The Office for National Statistics (ONS) record the current, 2022, population of the U.K. as 68,497,907. In the decade to 2020 the population grew by 4.3 million or 6.9% and is predicted to grow to 71.0 million by 2045. It is projected there will be an additional 7.5 million people aged 65 years and over in the UK in the next 50 years despite figures showing a slowdown in improvements in life expectancy since 2011.
The “National Child Measurement Programme” of 16th March 2022, measuring childhood obesity in England, found 14.4% of reception age children (age 4-5) are obese, with a further 13.3% overweight. At year 6 (age 10-11), 25.5% are obese and 15.4% overweight. For children living in the most economically deprived areas obesity prevalence was more than double the rate of those living in the least deprived areas.
The Report, “Statistics on Obesity, Physical Activity and Diet, England” (2020), also found the majority of adults were overweight or obese. This figure stood at 67% for men and 60%
for women. In the years 2019/19, there were 876,000 hospital admissions where obesity was a factor – an increase of 23% on the previous period.
With “air quality” having an ever more important impact on human health, particularly in large urban areas like Stoke on Trent, it is unsurprising that Asthma UK’s analysis of 2014 data from the Office for National Statistics (ONS) reported UK deaths from asthma attacks were the highest they have been in the last decade and have increased by more than 33% over the last ten years being the most common long-term medical condition in children in the UK, with around one in 11 children and young people living with asthma. The UK has one of the highest prevalence, emergency admission and death rates for childhood asthma in Europe.
Similarly with Diabetes UK reporting that 13.6 million people in the UK are at increased risk of developing type 2 diabetes with 4.9 million people in the UK currently having diabetes and the NHS currently spending at least £10 billion a year on diagnosis and treatments, which is about 10% of its entire budget, this clearly has important implications for future NHS funding.
The NHS’s own statistics show the growing number of people experiencing common mental health problems that require support and treatment went up by 20% between 1993 to 2014 in both men and women. The percentage of people reporting severe mental health symptoms in any given week rose from 7% in 1993 to over 9% in 2014 but only 1 in 8 adults with a mental health problem are currently getting any kind of treatment. With news reports regularly reporting on the dire state of underfunding inadequate services it is clear the demand for significant investment in these NHS services is required – and given the cost of failing to deal with this form of illness properly has a hugely damaging impact across various aspects of society then this funding is not only vital but money well spent.
Private – vs – Public Funding of health services. In 2020 the United States national health expenditure as a share of its gross domestic product (GDP) reached an all time high of 19.7% but with only 38% coming from state social security. Importantly it has been estimated that between 15% – 25% is absorbed in administrative and management costs. An OECD study of 2014 “Tackling Wasteful Spending on Health” found that “not surprisingly given that profits more often than not play an integral role, administration costs associated with the private health insurance market are significantly higher than those in publicly funded systems”. The relative cost of administration and fraud in the US was also calculated to be at least double that of the UK. A report of October 2021 about the United States healthcare system, from the Department of Health Care Policy at Harvard Medical School, concluded “Choice gives rise to fragmentation of payers and complexity in billing” – and efforts by healthcare companies and insurers to negotiate better prices require them “to “threaten” to (and often do) exclude some clinicians or health care centers from their network” with the consequence that “insurance distorts market outcomes, causing utilization and prices to increase”.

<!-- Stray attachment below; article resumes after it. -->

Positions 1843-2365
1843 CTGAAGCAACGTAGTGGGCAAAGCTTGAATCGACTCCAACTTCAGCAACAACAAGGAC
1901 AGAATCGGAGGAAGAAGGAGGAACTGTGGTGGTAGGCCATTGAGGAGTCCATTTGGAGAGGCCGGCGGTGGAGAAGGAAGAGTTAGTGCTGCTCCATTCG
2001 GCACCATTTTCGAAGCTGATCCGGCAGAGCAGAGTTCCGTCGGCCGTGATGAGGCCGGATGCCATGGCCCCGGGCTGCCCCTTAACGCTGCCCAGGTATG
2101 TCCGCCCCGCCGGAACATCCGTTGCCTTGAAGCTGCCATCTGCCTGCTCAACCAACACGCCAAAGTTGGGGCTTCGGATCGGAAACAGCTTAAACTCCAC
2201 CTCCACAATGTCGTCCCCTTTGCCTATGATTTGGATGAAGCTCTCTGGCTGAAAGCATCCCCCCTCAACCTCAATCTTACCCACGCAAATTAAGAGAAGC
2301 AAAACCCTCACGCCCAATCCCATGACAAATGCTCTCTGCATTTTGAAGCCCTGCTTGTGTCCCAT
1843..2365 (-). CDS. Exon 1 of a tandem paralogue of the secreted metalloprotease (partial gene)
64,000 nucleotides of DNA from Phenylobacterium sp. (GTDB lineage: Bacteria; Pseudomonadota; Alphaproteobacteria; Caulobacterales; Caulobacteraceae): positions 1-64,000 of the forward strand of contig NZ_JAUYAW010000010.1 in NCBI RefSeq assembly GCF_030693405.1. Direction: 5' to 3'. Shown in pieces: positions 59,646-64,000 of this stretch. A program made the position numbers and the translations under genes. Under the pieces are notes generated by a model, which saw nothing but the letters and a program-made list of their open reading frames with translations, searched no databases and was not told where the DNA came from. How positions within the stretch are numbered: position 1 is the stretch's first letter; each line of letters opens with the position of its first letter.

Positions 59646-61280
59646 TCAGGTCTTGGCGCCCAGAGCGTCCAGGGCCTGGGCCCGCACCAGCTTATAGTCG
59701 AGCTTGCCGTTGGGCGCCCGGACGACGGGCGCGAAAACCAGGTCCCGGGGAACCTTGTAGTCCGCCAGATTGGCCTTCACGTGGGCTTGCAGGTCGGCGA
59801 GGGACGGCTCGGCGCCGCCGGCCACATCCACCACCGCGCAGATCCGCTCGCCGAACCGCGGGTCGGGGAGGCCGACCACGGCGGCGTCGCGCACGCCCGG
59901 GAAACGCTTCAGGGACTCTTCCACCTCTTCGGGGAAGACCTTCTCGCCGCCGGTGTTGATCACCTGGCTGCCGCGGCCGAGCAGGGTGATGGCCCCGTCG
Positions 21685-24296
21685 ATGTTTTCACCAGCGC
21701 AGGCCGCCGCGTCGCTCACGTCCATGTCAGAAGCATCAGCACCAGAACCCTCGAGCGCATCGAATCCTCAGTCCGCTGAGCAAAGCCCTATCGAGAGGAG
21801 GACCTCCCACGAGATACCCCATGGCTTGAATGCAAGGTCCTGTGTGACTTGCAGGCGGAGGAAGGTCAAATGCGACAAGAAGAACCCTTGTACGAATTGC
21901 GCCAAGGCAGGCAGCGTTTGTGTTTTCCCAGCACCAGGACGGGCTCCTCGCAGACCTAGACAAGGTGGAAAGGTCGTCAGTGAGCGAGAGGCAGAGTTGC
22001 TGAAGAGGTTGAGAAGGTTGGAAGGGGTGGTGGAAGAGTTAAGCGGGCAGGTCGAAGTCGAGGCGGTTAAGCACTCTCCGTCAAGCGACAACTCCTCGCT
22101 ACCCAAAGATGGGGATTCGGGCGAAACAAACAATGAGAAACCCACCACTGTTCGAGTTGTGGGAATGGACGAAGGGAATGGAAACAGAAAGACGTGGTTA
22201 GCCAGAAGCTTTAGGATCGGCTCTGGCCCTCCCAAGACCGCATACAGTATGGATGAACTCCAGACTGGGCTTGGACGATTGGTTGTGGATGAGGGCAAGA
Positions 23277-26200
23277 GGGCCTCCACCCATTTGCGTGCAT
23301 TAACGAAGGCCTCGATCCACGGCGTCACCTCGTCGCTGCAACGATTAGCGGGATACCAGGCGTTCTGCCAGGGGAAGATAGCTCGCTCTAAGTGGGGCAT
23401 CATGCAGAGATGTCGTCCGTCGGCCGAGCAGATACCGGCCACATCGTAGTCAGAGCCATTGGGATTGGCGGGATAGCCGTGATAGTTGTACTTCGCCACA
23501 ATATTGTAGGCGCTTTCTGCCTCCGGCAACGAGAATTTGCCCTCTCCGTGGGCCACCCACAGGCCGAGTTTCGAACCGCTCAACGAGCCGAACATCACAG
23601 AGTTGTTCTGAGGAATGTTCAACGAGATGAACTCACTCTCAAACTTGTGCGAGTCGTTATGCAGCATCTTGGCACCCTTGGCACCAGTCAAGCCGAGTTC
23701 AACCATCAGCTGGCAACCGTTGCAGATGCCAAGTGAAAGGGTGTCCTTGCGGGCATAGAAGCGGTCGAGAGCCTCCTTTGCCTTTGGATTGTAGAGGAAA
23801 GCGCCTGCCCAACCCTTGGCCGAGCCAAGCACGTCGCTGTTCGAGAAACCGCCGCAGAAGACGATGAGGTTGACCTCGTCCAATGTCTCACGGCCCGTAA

I believe it is necessary to make this broad assessment of our NHS based on these reliable sources of information if we are truly to understand the causes of its current difficulties and failures and the scale and scope of challenges that our NHS faces into the future.
Politicians, too often, get away with throwing expenditure claims about to bedazzle and bamboozle us and I wanted to blow away some of this hype, smoke and mirrors. Given the likelihood of the additional demands of population growth, greater life expectancy and prevalence of emerging health threats, notwithstanding pandemics, the issue of funding our national health services should be of direct concern to everyone.
It is clear that chronic underfunding of the NHS has been ruinous to the standards of service it is now providing. We are clearly at a turning point in addressing this massive issue if the NHS is to continue to provide a genuine “world class health service”, to meet future needs – that reflects the wealth of our country in relation to the rest of the world. Politicians have been cynical and dishonest in throwing about claims like “world beating” and “increased funding” when referring to the NHS.
Whether its ambulance waiting times, A&E waiting times, diagnostic waiting times or extended waiting times for treatments the evidence is irrefutable – the NHS has been severely injured itself ! Its efficiency and effectiveness has been dramatically compromised with huge debt and prolonged under investment in vital equipment and training and retaining staff – with consequences for us all !
There seems little doubt, to me, that this has been deliberately done to promote the growth of the private health sector but what is certain – is that if we want our National Health Service to continue to function properly as originally intended, we all need to ensure it has adequate resources to really perform as it should for a country as rich as ours.
Jan Zablocki
Organising Secretary
Retired Members
North Staffs Branch
Communication Workers Union (CWU)